Flying is often a passion that goes beyond a job. Here’s a look at flying outside of commercial flying.
One of the many wonderful things about the commercial flying profession is that, with a rare exception, pilots love to fly: their journey to the flight deck of an airliner sprang forth from passion, not economics. This journey began in little airplanes – Cessnas, Pipers, and the like – in a realm of aviation referred to as general aviation. General aviation is a refuge from the strict structure of commercial flying, whether that’s for an airliner, charter, or cargo. Though grateful for their jobs and career progression, many pilots long for the days of flying a Cessna out of a small, non-control-towered airport or grass strip, perhaps making a short cross-country for an airport fly-in or pancake breakfast.
So, can commercial pilots fly privately on their days off?
Photo: Thierry Weber / Shutterstock
Yes, and many do. This is especially true if a pilot owns a small airplane or builds so-called kit airplanes like the Vans RV series or Lancair. While working as a flight instructor at a small airport, and alongside the private pilots that worked in other careers, the airport hangers were full of retired and active airline pilots, too. Some were actively building their own planes.
A few limitations could apply, though.
Flight duty and rest requirements
Under Part 117, the part of the federal law that covers flight duty limitations and rest requirements for airline pilots, pilots are limited to 100 hours per month and 1,000 hours per year, in addition to daily restrictions. These limitations apply to commercial flying – being paid to fly – so if a pilot were flying privately and not for compensation, these rules would not apply. But the moment a pilot accepts compensation for flying, these rules would apply and could impact the pilot’s flying for his primary employer, the airline.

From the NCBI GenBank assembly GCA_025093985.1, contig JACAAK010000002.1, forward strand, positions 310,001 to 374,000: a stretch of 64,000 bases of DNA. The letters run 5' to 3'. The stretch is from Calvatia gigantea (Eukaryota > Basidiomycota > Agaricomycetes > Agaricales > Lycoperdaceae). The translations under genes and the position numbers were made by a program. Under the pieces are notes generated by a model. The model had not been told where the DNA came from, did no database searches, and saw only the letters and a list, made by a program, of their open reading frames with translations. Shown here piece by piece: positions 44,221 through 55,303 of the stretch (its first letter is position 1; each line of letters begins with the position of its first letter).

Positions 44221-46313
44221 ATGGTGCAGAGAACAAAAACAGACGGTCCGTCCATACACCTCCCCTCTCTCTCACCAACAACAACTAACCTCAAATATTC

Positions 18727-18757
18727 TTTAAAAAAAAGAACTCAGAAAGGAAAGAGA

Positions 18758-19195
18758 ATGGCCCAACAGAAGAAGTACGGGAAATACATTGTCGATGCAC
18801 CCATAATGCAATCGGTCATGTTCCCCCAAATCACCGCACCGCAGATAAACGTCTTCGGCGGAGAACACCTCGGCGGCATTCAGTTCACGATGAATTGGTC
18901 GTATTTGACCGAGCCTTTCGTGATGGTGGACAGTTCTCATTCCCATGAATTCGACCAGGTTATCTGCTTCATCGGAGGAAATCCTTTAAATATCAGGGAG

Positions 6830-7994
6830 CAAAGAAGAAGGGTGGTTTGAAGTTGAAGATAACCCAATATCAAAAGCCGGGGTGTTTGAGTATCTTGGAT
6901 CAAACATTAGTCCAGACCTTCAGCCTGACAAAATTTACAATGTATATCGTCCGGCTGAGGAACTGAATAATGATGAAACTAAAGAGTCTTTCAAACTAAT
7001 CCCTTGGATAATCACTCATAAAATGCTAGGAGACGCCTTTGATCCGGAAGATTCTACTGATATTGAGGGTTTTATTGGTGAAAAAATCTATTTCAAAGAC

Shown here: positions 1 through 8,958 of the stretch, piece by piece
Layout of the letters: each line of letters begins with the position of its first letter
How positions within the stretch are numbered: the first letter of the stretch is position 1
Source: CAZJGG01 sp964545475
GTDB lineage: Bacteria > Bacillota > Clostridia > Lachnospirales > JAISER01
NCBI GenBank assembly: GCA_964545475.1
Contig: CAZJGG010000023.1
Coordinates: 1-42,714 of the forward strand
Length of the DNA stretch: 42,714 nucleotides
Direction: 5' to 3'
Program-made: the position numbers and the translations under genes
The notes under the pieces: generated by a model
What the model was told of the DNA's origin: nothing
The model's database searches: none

For airline pilots, a pilot’s currency – maintaining his or her flying privileges – is handled by the airline through a program called Advanced Qualification Program, an airline-specific, Federal Aviation Administration (FAA)-approved program for pilot training and maintaining qualification. A pilot must have recurrent ground and flight training managed by the airline and have 3 takeoffs and landings every 90 days, which can also be done in an FAA-approved full-motion simulator.
Photo: Justin Beyerlin via Shutterstock
But that will only make the pilot current for his or her Airline Transport Pilot certification for the multi-engine aircraft in which the pilot holds a type rating. This currency will not make the pilot current to fly a general aviation aircraft. For this, the pilot must have three takeoffs and landings in a single-engine airplane in the last 90 days to carry passengers and must have a flight review conducted by a certificated flight instructor every two years.
The efforts made to stay qualified at the airline do not translate to general aviation flying, so the pilot takes extra time and due diligence to remain eligible for outside flying.
Interested in other key aviation topics? Check out Simple Flying’s Guides.
Commercial pilots work odd hours, often long days, and are typically away from home for several days at a time. Time to rest and focus on other interests is essential. Nevertheless, aviation is a passion and lifestyle for most professional pilots, and if given the opportunity, pilots love to fly, and the fly-in pancake breakfast at the nearby county airport might be just the way to stay connected to general aviation – where the passion began.